Jenny Kane & Jennifer Ash

Jenny Kane: Coffee, cupcakes, chocolate and contemporary fiction / Jennifer Ash: Medieval crime with hints of Ellis Peters and Robin Hood

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Opening Lines with Chris Chalmers: Dinner At The Happy Skeleton

This week’s opening lines features the latest novel by Chris Chalmers.

I have to say, Dinner at the Happy Skeleton, sounds a hell of a lot of fun!

Over to you Chris…

Dinner At The Happy Skeleton – The Blurb:

Dan is the kind of gay man for whom the Noughties might have been named. Warm, witty and serially promiscuous, his heart melts at the sight of a chocolate brown Labrador — but with men it’s a different matter. He’s thirty-nine and as single as ever, not counting the couple he just met online. An arrangement that looks oddly like it’s going somewhere, until Dan gets fired from his job in advertising. With time-out and a payoff in his pocket, summer presents a world of possibilities; just as the memories surface of the ex he blames for the thinly-veiled chaos of his life.

From London to Ljubljana, a yen for closure sets Dan on the trail of the man who fed his ego into a shredder. Through an eerie encounter at the home of the Olympiad and a sleepover at the Dutch Embassy, run-ins with a fading porn star and the celestial manifestation of Margaret Thatcher, he ultimately confronts his past. Until, with his Big Four-O rapidly approaching, destiny beckons from where he least expects it.

‘In Dan, Chris Chalmers has created his most appealing protagonist yet … An eye-opening, always entertaining romp through modern sexual mores, with a sweet beating heart of true feeling at its core.’ SUZI FEAY, literary journalist

YOU MIGHT AS WELL ASK THE DONALD…

If you’re planning a late summer getaway, here’s a suggestion for a poolside page-turner with a difference.

Literary critic and Booker Prize nominee Philip Hensher called Dinner At The Happy Skeleton, ‘the perfect novel for a sunny afternoon. Full of charm and vim and sauce…’ And unless it’s the last white-chocolate Magnum in the shop, I’m not about to argue with him about anything.

Expect mid-life crises, bed-hopping, fun and adventures off the tourist trail, as Dan the out-of-work advertising man blows his latest redundancy cheque on a hedonistic summer of self discovery. What begins as the chance to take time out from his career turns into a quest to trace the ex that serial-singleton Dan blames for the smouldering ruins of his love-life.

Working on the principle that asking any author for an objective view of their novel is like asking Donald Trump to recommend a skyscraper, I’ll say no more. Try the first 500 words of Dinner At The Happy Skeleton for yourself. And if you like them, get in quick because the ebook is 99p till the end of August.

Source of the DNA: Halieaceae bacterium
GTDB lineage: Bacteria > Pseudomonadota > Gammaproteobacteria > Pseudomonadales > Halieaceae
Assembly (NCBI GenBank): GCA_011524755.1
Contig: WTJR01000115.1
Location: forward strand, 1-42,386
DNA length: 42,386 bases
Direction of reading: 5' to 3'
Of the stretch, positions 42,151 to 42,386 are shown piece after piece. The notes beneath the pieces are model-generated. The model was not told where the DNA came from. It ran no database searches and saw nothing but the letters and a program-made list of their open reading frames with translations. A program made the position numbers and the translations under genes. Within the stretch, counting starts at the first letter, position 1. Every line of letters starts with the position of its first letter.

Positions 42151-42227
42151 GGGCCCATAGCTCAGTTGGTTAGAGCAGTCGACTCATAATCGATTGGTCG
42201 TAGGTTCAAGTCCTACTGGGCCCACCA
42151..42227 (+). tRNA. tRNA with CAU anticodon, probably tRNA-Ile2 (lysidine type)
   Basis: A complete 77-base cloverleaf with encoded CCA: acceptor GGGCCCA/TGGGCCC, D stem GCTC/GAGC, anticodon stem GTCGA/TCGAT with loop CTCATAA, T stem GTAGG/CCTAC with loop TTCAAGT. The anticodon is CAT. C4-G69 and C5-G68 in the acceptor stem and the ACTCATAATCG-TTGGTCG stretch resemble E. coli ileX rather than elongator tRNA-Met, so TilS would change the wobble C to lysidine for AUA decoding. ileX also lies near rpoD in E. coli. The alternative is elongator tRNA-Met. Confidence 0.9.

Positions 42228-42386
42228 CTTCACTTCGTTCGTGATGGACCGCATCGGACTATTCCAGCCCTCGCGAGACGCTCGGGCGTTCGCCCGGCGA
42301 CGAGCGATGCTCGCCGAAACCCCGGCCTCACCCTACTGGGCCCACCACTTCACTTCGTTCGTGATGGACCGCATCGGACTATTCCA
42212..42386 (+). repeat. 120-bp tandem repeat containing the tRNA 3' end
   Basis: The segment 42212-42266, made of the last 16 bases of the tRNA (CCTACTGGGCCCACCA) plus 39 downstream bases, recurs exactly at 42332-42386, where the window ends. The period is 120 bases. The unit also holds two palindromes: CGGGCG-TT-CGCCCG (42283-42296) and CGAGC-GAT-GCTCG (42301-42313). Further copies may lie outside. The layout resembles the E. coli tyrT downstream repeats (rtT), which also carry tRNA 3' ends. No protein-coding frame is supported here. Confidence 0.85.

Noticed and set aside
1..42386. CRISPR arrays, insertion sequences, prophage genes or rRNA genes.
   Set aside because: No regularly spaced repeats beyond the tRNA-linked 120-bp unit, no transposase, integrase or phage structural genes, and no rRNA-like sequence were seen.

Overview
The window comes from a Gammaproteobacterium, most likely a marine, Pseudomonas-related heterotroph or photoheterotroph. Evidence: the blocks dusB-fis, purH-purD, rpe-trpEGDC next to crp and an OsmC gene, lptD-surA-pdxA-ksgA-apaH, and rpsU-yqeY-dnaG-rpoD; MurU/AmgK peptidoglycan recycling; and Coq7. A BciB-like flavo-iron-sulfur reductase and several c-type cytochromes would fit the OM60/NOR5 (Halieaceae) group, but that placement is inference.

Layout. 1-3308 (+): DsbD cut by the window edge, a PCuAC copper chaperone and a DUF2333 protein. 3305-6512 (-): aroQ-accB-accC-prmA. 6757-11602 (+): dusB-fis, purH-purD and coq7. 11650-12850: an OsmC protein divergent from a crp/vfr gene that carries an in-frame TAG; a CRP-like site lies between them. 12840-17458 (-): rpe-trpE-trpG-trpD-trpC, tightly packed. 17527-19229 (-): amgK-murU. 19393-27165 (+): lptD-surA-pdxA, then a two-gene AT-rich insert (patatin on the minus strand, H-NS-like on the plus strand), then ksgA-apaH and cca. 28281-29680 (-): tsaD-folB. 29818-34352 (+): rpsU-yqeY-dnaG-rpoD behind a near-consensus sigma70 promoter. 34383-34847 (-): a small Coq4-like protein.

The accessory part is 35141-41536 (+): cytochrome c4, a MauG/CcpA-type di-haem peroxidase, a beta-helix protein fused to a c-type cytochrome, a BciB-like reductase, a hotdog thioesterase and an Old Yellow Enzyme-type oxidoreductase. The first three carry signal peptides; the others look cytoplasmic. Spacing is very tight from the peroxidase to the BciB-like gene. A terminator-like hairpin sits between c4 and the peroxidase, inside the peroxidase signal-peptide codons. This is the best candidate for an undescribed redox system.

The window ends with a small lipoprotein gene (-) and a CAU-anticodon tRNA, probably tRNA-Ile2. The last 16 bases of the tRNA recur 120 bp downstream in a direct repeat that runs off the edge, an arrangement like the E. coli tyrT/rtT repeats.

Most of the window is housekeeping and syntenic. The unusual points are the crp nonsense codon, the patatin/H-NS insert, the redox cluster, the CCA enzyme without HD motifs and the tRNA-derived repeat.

I call that sauce for your sun-lounger and a bargain to boot.

FIRST 500 WORDS…

CHAPTER ONE

I love waking up next to Jack. He is five foot five, comedy small, so not what you’d call any of my types. But his skin is naturally smooth as a baby’s; a bonus in a man of thirty-four. I nuzzle his head under my chin and try not to think of the spider-legs running amok over my own shoulders. The red lights on his ceiling say 07:18. Another seven minutes till we are officially behind schedule.

‘I need a slash,’ he growls, in a voice cracked by dawn.

‘Do Thunderbird Four,’ I say. ‘If you loved me you would …’

Jack is cute, with chipmunk eyes and cheeks you want to bite. He is a living Action Man, compact and perfectly proportioned with hair like a tennis ball. But he doesn’t love me really.

Thank God.

He tuts as his head disappears. The hummock under the duvet shifts and deflates until his feet appear at the bottom of the bed. The rest of him follows as he folds into a heap on the carpet and crawls for the door … It lacks the smooth entry and splosh of the little yellow submarine exiting the belly of Thunderbird Two. But it makes me laugh, every time.

At that moment there’s a clink of china and a swish of designer silk as the bedroom door opens, narrowly missing Jack’s head.

‘Brew,’ says Phil, stepping over him.

He puts three mugs on the bedside table. Then he slips out of his dressing gown and climbs back into the bed.

*

A threesome isn’t something you go looking for. No, scratch that – it’s exactly what you go looking for when you’ve been around the block as many times as I have. You just don’t expect it to turn into anything.

I met Jack and Phil online the previous August. We chatted, suggestively, two or three times. I enjoyed the frisson of not knowing which of the two guys in the photos I was talking to, and since for once they were both quite tasty,it didn’t matter.

As for the day we met – well, that was all quite Cynthia Payne …

So I’m sweaty and hungover, eager for fun if knackered from the night before, as I trudge up Denmark Hill with a rucksack full of sex toys. It takes me a while to find the address in a neat and tidy street that feels (no pun intended) anally suburban. Multi-hued children on tricycles clatter over paving stones, and though the net curtains don’t actually twitch like flamenco hems it feels like they should.